"We all know the state's going to ban the sale of leaf blowers starting in January of next year," said Vice Mayor Diana Hawkins-Manuelian at a March 1 meeting. "So we've waited so long, the state is catching up with us. You're not going to be able to buy them at all in January 2024."
The council directed staff on March 1 to craft an ordinance that would ban two-stroke gas-powered leaf blowers — which tend to produce more pollutants than four-stroke blowers — on July 1, 2024. It also asked staff to focus on education on gas-powered and electric leaf blowers. Council member Rick DeGolia said there is plenty of time to figure out what the penalties would be for violating the proposed ordinance.
The draft ordinance will come back to the council at an April 19 meeting, according to City Manager George Rodericks.
The council did not come to consensus on whether to set any gas-powered leaf blower bans on Spare the Air days, when particulate pollution levels are forecast to be high. On these days, people are advised to limit their time outdoors, according to the Bay Area Air Quality Management District. Previously, the City Council voted to restrict the use of leaf blowers on Spare the Air days through fall 2022.
Palo Alto recently hired a full-time gas-powered leaf blower code enforcement officer. Menlo Park is aiming to begin enforcing a ban on the devices in July 2024.
Assembly Bill 1346 prohibits the sale of small off-road engines, including gas-powered leaf blowers, generators, pressure washers and chainsaws, in January. In July 2024, people will be banned from using the devices statewide.
One resident questioned why the town is taking the time to work on an ordinance when the statewide ban takes effect soon.
Reaching a decision
In January 2021, the council held a public hearing to consider an ordinance pertaining to noise from leaf blowers, an item carried over from the previous November's council meeting. But council members ultimately stopped short of a ban and opted to institute a pilot project to test battery-powered leaf blowers in Holbrook-Palmer Park and on Atherton's public roads.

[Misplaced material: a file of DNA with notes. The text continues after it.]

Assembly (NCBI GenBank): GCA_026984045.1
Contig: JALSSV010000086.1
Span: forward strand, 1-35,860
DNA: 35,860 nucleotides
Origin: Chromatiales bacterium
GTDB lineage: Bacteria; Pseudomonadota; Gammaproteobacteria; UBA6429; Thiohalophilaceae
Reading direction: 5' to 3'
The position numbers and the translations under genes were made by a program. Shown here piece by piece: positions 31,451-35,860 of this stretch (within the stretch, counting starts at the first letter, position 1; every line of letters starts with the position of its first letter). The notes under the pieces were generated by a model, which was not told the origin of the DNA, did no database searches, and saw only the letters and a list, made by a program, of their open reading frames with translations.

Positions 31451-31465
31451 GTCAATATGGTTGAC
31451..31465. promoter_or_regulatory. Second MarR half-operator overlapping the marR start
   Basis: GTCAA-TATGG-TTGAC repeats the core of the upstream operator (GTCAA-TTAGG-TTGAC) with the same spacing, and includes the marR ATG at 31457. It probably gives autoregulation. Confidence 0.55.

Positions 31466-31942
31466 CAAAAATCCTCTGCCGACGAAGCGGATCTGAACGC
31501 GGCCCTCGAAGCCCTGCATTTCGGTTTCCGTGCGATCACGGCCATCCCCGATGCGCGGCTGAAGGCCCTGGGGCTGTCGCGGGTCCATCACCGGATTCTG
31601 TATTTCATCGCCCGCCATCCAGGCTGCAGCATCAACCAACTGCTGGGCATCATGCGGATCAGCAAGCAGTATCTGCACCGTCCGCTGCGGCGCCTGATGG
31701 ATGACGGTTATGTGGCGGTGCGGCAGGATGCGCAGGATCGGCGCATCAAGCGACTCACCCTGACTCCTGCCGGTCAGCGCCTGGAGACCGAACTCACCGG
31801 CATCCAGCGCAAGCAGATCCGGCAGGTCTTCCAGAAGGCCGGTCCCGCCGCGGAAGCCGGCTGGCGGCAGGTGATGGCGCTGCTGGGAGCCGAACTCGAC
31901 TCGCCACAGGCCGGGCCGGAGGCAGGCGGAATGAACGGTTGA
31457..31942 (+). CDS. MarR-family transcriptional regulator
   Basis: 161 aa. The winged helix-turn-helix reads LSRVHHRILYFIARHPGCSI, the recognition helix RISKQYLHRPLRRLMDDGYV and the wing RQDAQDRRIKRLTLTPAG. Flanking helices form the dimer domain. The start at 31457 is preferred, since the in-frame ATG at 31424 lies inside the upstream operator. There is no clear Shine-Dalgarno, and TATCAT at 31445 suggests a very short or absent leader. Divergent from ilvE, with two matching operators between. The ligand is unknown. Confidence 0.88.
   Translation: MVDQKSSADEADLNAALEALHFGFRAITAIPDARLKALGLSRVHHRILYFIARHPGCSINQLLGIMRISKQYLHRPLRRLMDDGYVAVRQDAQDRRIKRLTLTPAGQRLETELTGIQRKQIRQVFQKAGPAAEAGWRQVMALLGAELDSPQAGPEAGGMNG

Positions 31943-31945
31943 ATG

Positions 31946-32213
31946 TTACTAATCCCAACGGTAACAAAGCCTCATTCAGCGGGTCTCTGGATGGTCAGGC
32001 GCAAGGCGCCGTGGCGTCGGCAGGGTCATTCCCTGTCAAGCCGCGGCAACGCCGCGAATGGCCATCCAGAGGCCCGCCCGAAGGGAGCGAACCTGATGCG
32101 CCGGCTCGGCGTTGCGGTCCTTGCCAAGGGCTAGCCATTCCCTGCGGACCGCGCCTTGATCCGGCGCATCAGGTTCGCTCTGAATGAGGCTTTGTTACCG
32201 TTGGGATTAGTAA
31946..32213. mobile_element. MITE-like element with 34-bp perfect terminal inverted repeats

In February 2022, an ad hoc subcommittee attempted to create a phased-in approach to the use of gas-powered garden equipment, eliminating the use of two-stroke gas powered leaf blowers in 2023 and authorizing the use of electric power garden equipment on the weekends to encourage a transition.
However, it was noted that enforcement of these provisions may get more complicated as the town and state phase out certain types of equipment. The thinking at the time was that the regulatory framework should be left to the state, while the town focuses on prohibiting the use of gas-powered leaf blowers.
In February 2022, the council did not reach consensus and asked the ad hoc subcommittee to refine the draft ordinance to return to the council in late 2022.
Hazards of gas-powered devices
Stanford pediatric cardiologist Dr. David Axelrod, who lives on the border of Menlo Park and Atherton, told the council last year that the devices should be banned "immediately" because of the health effects of air and noise pollution.
Hawkins-Manuelian noted that it's not just people with asthma being affected by particulate matter that can spread by blowers.
"We've had air levels in the last few years that are full-on hazardous to everybody," she said. "This is an issue that's going to carry with us."
Council member Elizabeth Lewis said that everyone can agree that gas-powered leaf blowers are a nuisance to the community, and that the same yard work can be done with electric leaf blowers or rakes.
"The state is sending a signal that you've not going to be able to buy these pieces of equipment anymore because they're bad," she said. "Our air is being polluted."
Council members agreed that they want homeowners, not their gardeners, to be responsible for any penalties for using gas-powered leaf blowers once they're banned.
The council also said they'd like to be able to offer residents rebates for buying new electric leaf blowers.
Some council members said the town should consider a buyback program like Portola Valley instituted when it banned the devices.
In terms of enforcement, Council member Stacy Miles Holland said it would be smart to start with a warning, then fine based on how many complaints the resident receives.
Educational talk on electric landscaping equipment
The American Green Zone Alliance will host a free electric and battery landscaping equipment training and introduction on Wednesday, March 29, from 1 p.m. to 5 p.m. in Atherton Town Hall, 80 Fair Oaks Lane in Atherton.
Attendees can try out the devices and there will be a classroom portion to learn how to save 70% off new equipment with limited-time funding from the state. Spanish-speaking trainers will be present.
There will be a light lunch and refreshments at 12:30 p.m. The event will also be held on Zoom.
Register at agza.net/atherton-workshop or email email@example.com for more information.
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